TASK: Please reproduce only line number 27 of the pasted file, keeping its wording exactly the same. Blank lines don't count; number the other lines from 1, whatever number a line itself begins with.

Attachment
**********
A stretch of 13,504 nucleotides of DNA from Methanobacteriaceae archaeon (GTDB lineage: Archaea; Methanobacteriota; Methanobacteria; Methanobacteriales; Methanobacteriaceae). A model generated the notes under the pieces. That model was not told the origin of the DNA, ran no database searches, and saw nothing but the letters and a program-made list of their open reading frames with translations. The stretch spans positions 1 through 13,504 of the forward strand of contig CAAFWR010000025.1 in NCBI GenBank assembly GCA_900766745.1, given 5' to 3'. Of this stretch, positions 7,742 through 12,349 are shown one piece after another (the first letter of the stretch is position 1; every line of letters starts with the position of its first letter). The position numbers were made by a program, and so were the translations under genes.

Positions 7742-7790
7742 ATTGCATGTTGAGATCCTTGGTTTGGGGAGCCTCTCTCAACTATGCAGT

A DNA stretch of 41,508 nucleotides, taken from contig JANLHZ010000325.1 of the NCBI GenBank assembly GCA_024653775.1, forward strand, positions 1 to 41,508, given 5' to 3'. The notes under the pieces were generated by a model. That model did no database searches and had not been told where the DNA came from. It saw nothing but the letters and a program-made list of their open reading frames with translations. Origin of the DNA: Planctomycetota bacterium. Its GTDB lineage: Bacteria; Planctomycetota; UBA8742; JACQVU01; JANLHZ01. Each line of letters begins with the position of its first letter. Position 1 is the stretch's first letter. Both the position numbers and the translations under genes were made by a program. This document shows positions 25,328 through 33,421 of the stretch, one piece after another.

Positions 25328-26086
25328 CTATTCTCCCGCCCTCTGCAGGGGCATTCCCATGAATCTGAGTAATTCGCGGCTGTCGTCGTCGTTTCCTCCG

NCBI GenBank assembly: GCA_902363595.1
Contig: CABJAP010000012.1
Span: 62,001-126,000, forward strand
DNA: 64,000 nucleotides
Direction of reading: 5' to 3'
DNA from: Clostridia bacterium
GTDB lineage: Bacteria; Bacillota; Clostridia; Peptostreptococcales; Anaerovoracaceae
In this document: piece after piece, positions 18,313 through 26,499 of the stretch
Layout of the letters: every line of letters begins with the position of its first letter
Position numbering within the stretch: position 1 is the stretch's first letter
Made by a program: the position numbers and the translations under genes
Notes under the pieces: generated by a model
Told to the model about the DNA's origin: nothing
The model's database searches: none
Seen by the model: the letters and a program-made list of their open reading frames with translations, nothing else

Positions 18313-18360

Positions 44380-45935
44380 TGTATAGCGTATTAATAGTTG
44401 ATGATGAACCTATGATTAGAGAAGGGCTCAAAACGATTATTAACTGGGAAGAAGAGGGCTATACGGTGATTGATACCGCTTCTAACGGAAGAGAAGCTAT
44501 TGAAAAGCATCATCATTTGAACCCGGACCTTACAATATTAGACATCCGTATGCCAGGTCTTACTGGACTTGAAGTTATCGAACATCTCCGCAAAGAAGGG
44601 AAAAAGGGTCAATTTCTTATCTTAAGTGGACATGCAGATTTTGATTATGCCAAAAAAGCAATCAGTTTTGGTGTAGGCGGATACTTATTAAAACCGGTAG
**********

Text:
44601 AAAAAGGGTCAATTTCTTATCTTAAGTGGACATGCAGATTTTGATTATGCCAAAAAAGCAATCAGTTTTGGTGTAGGCGGATACTTATTAAAACCGGTAG